THIS MONTH IN CLUBLAND Who is your favourite DJ to MC for and why? This is a really tough one for me to answer! But I would have to say my favourite over the years would have to be Concord Dawn. Matty has really looked after me and I literally would not be where I am today if it wasn’t for him. I have a great time with any DJ that wants or requests me up there with them. I also have a good relationship with both Zula from Artificial Intelligence and Klute, so whenever I’m up with those boys I really enjoy myself, they tend to bring out the best in me. On a local level, DJ Orphan, Matiflow, Tweq, Ob Fuscate, Zero & Ruse Kid!
How is the Christchurch dance scene since the quakes? Building up! People such as Tony from Bassfreaks, Muz from Delicious Music, Hendi from PLR & Ryan from Subtle have really helped keep the bass side of things alive. Mad love for all these guys! Venues are slowly building up too, as are the crowds!
CREDIT Nick Gee at Dawn Collectiv
CAMO MC COSMIC CRUSADER Where did your love for dance come from? I have always had a wide taste of music but I didn’t really ‘get’ dance culture until I went to my first basement drum and bass gig at Christchurch club Carbon in 2005. Carbon was a dark dingy dungeon on Lichfield Street that could pack in around 250 people, quite an intimate venue. The Upbeats were playing that night. I had heard a lot of hype about them, but hadn’t had the chance to witness their energy for myself. I was peaking. I met so many cool people that night, it felt like I knew every single person in the club by the end. The music was amazing; I had never before put so much of my heart and soul into the dance. After that night, I knew there was no turning back. Where did the persona of Camo MC come from? Two of my friends and I decided to make a crew in late 2006. We called ourselves Creative Control. They were the DJs so I decided I would be the MC. We played drum and bass , all on vinyl. I originally called myself MC Camouflage but soon shortened it to Camo MC. This was partly because my name is Cam, but I also had the line: “They call me Camo MC because I blend in perfectly” – in reference to my style complimenting the DJ. I played house parties for years with that crew. It’s where I first started to learn about writing, hyping and generally getting the party started! Some of the artists you’ve performed with? I have MC’d for/with Chase & Status, Flux Pavillion, DJ Zinc, Noisia, Rusko, Camo & Krooked, Sigma, DubFX, Zomboy, Jakes, Nero, TC, Dirtyphonics, Datsik, Skism, Borgore, Bar9, Artificial Intelligence, Logistics, Black Sun Empire, Cyantific, Klute, TC, ShockOne, D-bridge, Xample, Fierce, Break, Emalkay, The Others, Concord Dawn, The Upbeats, State of Mind, Trei, Optimus Gryme, K+lab, Bulletproof and more!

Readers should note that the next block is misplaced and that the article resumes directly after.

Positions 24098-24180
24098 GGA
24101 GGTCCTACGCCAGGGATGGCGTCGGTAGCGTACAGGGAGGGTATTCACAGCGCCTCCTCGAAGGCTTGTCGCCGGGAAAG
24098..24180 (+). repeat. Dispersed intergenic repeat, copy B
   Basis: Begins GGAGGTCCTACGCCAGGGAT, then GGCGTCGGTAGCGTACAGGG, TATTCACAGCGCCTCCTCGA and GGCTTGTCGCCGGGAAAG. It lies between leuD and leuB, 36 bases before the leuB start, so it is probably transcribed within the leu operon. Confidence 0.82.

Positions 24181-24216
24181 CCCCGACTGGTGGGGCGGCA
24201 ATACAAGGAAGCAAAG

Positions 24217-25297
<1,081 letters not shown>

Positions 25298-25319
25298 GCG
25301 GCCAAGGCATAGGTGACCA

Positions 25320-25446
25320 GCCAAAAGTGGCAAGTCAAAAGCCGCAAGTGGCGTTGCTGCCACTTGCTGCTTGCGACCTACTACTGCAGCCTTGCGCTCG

How did you get involved in Cosmic? I have been kicking it with the Cosmic team for years now. I used to basically live at the Christchurch Cosmic on High St (RIP). I moved away from Christchurch with my family after the earthquakes for around 8 months. When I returned I needed a job and they hooked me up! It’s only grown from there: Mad love for the Cosmic crew! SEE HIM MC: CAMO MC SAT 12 OCT DUX LIVE, CHRISTCHURCH SAT 2 NOV THE BEDFORD (CSPA), CHRISTCHURCH SAT 16 NOV DUX LIVE, CHRISTCHURCH